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meatless monday: marjoram pesto

May 17, 2010

On its own, I think marjoram smells more like something I would want to use to scent a room.  For me, it’s like the potpourri of the herb family.  So, I was a bit reluctant to use it here, thinking that it was going to taste like I was eating the candle section of Pier 1.  I should’ve known better than to doubt Heidi.  The dish was balanced, lovely and the perfect dinner for what turned out to be the last time we were ever going to see the sun in Switzerland.

Seriously though, I just spent a week in Sydney where they were enjoying a winter nicer than our May.  I’m not entirely sure we can blame the volcano, but I think I will since it seems to be what all the cool kids are doing these days.

Dear sun,

We miss you, please come back.

Best regards,

Switzerland

marjoram pesto with parsley and pounded walnuts
from 101 cookbooks

ingredients

  • 3/4 cup / 3.5 oz / 100g walnuts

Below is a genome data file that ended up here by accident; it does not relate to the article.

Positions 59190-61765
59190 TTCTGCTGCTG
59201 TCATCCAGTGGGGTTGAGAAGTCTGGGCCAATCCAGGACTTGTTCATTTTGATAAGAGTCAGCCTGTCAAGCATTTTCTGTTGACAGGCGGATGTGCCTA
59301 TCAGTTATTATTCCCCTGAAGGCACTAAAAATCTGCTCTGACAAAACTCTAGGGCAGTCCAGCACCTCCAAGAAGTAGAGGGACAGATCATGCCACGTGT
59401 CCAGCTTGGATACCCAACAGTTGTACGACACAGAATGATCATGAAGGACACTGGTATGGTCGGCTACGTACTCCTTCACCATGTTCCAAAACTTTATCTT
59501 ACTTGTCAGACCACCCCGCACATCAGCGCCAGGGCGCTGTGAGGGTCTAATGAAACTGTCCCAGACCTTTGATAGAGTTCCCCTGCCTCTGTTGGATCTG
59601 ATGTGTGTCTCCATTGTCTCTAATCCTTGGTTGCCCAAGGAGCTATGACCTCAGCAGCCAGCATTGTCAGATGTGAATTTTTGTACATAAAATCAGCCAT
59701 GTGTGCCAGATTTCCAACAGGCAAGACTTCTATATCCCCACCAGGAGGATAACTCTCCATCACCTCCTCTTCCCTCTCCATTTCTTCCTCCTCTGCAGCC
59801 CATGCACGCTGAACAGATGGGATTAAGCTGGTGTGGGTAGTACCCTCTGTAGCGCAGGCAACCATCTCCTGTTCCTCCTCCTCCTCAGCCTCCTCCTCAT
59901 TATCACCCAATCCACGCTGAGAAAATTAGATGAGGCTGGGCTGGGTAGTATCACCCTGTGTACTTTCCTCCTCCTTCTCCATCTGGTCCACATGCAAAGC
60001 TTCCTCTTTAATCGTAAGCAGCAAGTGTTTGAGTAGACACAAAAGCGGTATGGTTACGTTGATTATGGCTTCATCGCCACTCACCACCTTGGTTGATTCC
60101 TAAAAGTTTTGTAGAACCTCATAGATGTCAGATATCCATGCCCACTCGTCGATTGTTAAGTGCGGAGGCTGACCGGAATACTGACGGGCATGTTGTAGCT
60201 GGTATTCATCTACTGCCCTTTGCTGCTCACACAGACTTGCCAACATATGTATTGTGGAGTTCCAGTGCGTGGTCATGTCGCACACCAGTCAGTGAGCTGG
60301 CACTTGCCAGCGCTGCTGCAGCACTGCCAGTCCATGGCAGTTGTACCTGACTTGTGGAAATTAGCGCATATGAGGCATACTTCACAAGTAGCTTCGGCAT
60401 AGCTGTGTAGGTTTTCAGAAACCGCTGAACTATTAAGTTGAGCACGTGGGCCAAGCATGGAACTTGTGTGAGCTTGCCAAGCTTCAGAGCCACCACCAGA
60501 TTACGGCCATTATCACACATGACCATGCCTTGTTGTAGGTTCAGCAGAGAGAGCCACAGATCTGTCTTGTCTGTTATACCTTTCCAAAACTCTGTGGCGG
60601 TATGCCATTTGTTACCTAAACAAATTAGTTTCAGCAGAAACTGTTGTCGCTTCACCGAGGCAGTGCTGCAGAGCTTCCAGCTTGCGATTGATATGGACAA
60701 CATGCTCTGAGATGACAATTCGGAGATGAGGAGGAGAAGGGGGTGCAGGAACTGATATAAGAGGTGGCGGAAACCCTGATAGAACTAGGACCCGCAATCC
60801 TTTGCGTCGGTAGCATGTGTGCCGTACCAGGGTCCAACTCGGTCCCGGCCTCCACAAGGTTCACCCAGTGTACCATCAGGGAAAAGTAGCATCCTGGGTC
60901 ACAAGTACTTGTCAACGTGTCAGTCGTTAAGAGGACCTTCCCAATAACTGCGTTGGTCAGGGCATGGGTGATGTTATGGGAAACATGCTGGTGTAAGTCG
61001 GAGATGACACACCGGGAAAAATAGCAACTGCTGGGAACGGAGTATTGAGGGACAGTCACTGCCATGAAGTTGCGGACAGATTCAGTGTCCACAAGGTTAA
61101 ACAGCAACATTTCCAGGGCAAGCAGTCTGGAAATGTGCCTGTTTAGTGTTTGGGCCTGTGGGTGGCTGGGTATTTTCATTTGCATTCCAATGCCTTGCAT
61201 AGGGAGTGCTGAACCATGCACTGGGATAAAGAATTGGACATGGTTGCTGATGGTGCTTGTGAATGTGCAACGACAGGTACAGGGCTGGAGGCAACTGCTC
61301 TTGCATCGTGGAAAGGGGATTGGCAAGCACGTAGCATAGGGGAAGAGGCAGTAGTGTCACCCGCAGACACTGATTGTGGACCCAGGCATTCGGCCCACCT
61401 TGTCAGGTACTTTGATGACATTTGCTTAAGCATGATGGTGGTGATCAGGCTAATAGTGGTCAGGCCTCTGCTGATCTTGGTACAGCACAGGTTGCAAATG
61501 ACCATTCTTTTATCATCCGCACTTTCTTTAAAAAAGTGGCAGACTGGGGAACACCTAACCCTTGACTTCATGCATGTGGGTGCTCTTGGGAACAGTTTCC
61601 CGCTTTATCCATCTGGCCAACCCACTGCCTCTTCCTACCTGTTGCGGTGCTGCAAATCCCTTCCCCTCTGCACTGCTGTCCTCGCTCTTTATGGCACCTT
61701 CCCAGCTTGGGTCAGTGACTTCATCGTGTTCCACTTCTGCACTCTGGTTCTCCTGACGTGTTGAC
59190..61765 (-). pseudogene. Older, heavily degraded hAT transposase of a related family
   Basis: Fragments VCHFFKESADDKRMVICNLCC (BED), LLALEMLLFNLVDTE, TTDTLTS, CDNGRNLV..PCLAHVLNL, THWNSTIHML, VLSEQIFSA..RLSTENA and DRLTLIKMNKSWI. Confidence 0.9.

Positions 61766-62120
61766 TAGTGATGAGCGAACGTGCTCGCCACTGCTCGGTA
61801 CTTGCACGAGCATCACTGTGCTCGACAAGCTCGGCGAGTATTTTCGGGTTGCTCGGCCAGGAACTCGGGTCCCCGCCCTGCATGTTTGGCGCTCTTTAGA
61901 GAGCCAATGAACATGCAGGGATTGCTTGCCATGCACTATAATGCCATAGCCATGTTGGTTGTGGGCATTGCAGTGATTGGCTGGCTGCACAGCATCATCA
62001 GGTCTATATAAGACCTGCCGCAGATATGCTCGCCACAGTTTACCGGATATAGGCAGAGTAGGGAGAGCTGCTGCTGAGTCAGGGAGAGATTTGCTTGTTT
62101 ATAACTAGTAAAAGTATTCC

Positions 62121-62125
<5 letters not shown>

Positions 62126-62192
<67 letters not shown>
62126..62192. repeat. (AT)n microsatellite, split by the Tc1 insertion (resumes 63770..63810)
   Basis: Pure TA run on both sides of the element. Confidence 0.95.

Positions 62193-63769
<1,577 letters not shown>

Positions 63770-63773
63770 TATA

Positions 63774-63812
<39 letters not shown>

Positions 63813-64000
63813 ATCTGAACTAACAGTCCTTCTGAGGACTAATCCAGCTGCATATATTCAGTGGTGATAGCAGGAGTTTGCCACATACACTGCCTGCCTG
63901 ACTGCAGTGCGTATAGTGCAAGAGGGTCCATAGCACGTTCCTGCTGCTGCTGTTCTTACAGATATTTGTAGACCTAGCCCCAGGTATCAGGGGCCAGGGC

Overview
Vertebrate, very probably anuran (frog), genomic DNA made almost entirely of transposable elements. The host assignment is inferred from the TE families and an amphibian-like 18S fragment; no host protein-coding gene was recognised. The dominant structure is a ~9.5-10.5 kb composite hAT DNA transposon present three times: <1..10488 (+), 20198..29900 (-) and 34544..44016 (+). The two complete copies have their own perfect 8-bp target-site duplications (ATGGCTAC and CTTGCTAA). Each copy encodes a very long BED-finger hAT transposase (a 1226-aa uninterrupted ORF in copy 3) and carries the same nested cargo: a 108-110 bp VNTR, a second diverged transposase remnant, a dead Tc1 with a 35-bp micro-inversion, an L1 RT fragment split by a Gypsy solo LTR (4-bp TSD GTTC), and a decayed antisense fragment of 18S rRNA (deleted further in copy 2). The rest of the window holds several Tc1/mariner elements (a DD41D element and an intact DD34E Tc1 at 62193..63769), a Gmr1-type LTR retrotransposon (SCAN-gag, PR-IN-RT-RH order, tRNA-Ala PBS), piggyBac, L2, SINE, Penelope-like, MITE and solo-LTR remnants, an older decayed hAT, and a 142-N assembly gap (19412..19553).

• 1 clove garlic, peeled, germ removed if garlic sprouted
  • 1/4 teaspoon fine grain sea salt
  • 2/3 cup / 5oz / 150ml extra-virgin olive oil
  • 3 tablespoons marjoram, chopped
  • 3 tablespoons parsley, chopped
  • 1/2 cup / 1 oz / 30 g pecorino Romano, finely grated
  • salt & pepper

directions

  1. Start a large pot of water to boil for pasta.
  2. While you wait, toast walnuts in a 350F / 175C degree oven until they are golden, 8-10 minutes. While still warm, wrap them in a clean dish towel and rub off the skins.  This was more difficult than I anticipated and very much had a “that’s close enough approach”, the results were still delicious.
  3. Place the garlic and salt in a mortar and pestle, and pound to a fine paste.
  4. Add the walnuts to the mortar and pestle and pound into a paste. (You can also do this in a food processor.)
  5. Transfer the nut mixture to a bowl. Stir in the olive oil, then add most of the herbs.
  6. Stir in the pecorino, taste, and adjust the seasoning with salt and pepper.  KC note: Make sure to go with a fine grate for the pecorino.  I started with coarse which was too chunky for this.  Finely grated is the way to go.
  7. Salt the pasta water generously, and cook the pasta al dente. Drain and reserve a big cup of the pasta water (important).
  8. Toss the walnut pesto with the pasta, and thin out the sauce with the reserved water as necessary (I ended up using about a half cup).
  9. Serve topped with a sprinkling of the remaining herbs.

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